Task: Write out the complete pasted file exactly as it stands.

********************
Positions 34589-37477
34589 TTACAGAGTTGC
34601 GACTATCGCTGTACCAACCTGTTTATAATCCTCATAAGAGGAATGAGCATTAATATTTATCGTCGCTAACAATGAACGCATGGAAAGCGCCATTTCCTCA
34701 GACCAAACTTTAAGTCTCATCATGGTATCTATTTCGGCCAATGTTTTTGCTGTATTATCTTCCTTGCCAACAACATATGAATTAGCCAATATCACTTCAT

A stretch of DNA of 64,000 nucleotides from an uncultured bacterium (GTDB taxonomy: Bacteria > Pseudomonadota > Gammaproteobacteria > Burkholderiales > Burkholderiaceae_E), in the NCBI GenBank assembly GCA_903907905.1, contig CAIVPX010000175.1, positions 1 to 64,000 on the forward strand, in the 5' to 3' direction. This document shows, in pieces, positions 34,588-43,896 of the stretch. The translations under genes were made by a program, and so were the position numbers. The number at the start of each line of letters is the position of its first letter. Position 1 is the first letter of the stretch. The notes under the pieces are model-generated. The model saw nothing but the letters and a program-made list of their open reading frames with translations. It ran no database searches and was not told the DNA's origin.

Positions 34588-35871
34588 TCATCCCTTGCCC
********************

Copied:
Positions 34589-37477
34589 TTACAGAGTTGC
34601 GACTATCGCTGTACCAACCTGTTTATAATCCTCATAAGAGGAATGAGCATTAATATTTATCGTCGCTAACAATGAACGCATGGAAAGCGCCATTTCCTCA
34701 GACCAAACTTTAAGTCTCATCATGGTATCTATTTCGGCCAATGTTTTTGCTGTATTATCTTCCTTGCCAACAACATATGAATTAGCCAATATCACTTCAT

A stretch of DNA of 64,000 nucleotides from an uncultured bacterium (GTDB taxonomy: Bacteria > Pseudomonadota > Gammaproteobacteria > Burkholderiales > Burkholderiaceae_E), in the NCBI GenBank assembly GCA_903907905.1, contig CAIVPX010000175.1, positions 1 to 64,000 on the forward strand, in the 5' to 3' direction. This document shows, in pieces, positions 34,588-43,896 of the stretch. The translations under genes were made by a program, and so were the position numbers. The number at the start of each line of letters is the position of its first letter. Position 1 is the first letter of the stretch. The notes under the pieces are model-generated. The model saw nothing but the letters and a program-made list of their open reading frames with translations. It ran no database searches and was not told the DNA's origin.

Positions 34588-35871
34588 TCATCCCTTGCCC